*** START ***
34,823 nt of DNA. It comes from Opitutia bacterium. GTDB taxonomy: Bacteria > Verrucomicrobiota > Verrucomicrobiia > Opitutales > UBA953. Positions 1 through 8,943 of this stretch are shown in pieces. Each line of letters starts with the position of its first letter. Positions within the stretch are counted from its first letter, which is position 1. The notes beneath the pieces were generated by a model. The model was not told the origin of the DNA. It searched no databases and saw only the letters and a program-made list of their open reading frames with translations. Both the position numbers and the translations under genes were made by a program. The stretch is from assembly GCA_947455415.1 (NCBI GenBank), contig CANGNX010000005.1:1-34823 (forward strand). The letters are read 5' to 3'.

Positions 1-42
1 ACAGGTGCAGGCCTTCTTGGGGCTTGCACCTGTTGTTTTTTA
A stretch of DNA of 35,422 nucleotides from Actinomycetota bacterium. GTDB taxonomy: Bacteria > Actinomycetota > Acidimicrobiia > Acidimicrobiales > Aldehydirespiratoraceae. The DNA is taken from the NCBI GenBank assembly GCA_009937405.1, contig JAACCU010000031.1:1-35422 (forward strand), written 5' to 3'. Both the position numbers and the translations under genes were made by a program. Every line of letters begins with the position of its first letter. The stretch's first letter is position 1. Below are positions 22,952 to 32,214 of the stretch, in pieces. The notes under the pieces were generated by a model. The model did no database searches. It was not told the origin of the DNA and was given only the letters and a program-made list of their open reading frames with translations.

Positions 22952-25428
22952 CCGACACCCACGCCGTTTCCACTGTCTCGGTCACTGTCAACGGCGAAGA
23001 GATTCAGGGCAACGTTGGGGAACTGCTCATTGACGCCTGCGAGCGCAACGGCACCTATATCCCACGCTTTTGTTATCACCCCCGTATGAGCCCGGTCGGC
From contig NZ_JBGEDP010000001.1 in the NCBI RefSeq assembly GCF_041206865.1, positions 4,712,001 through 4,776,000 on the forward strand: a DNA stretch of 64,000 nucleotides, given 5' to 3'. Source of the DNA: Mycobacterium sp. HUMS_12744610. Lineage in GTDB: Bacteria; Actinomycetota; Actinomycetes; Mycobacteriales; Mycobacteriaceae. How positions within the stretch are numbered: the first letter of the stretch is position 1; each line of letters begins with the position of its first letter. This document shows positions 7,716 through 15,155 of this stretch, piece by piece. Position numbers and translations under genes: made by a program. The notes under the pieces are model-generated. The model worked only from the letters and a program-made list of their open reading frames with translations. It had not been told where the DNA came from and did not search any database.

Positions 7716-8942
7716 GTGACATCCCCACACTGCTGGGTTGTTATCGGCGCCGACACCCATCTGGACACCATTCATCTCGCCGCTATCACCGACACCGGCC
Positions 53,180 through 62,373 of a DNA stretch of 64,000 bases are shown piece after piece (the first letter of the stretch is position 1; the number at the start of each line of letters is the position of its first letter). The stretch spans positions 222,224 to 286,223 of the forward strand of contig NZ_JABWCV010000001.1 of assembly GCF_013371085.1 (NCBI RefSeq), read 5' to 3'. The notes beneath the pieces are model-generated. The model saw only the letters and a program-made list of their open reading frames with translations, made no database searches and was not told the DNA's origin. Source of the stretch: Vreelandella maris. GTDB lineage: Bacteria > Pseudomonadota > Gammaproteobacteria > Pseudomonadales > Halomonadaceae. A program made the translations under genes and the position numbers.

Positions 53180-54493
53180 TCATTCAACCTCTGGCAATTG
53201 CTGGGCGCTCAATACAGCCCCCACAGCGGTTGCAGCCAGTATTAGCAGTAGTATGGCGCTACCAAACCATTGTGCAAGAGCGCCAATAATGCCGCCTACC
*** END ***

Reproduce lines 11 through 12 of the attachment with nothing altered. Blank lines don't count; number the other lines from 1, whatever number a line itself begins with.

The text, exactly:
Positions 53,180 through 62,373 of a DNA stretch of 64,000 bases are shown piece after piece (the first letter of the stretch is position 1; the number at the start of each line of letters is the position of its first letter). The stretch spans positions 222,224 to 286,223 of the forward strand of contig NZ_JABWCV010000001.1 of assembly GCF_013371085.1 (NCBI RefSeq), read 5' to 3'. The notes beneath the pieces are model-generated. The model saw only the letters and a program-made list of their open reading frames with translations, made no database searches and was not told the DNA's origin. Source of the stretch: Vreelandella maris. GTDB lineage: Bacteria > Pseudomonadota > Gammaproteobacteria > Pseudomonadales > Halomonadaceae. A program made the translations under genes and the position numbers.

Positions 53180-54493